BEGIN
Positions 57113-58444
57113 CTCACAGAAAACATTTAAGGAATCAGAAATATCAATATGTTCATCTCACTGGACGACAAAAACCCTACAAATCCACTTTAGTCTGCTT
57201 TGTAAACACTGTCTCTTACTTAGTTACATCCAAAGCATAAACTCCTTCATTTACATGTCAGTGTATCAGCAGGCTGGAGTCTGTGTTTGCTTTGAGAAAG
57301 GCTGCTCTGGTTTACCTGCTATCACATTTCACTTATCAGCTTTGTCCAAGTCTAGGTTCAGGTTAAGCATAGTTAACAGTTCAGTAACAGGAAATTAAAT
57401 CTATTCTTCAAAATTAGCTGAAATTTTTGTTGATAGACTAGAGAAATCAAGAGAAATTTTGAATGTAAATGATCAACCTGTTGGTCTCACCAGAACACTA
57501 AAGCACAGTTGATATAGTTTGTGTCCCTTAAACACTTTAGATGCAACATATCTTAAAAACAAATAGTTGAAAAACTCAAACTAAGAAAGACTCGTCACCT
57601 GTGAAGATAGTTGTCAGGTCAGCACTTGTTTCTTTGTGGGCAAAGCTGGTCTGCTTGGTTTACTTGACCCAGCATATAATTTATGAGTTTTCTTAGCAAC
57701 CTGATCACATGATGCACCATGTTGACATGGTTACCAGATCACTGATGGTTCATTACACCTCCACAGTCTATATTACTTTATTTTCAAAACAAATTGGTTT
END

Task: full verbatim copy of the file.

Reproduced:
Positions 57113-58444
57113 CTCACAGAAAACATTTAAGGAATCAGAAATATCAATATGTTCATCTCACTGGACGACAAAAACCCTACAAATCCACTTTAGTCTGCTT
57201 TGTAAACACTGTCTCTTACTTAGTTACATCCAAAGCATAAACTCCTTCATTTACATGTCAGTGTATCAGCAGGCTGGAGTCTGTGTTTGCTTTGAGAAAG
57301 GCTGCTCTGGTTTACCTGCTATCACATTTCACTTATCAGCTTTGTCCAAGTCTAGGTTCAGGTTAAGCATAGTTAACAGTTCAGTAACAGGAAATTAAAT
57401 CTATTCTTCAAAATTAGCTGAAATTTTTGTTGATAGACTAGAGAAATCAAGAGAAATTTTGAATGTAAATGATCAACCTGTTGGTCTCACCAGAACACTA
57501 AAGCACAGTTGATATAGTTTGTGTCCCTTAAACACTTTAGATGCAACATATCTTAAAAACAAATAGTTGAAAAACTCAAACTAAGAAAGACTCGTCACCT
57601 GTGAAGATAGTTGTCAGGTCAGCACTTGTTTCTTTGTGGGCAAAGCTGGTCTGCTTGGTTTACTTGACCCAGCATATAATTTATGAGTTTTCTTAGCAAC
57701 CTGATCACATGATGCACCATGTTGACATGGTTACCAGATCACTGATGGTTCATTACACCTCCACAGTCTATATTACTTTATTTTCAAAACAAATTGGTTT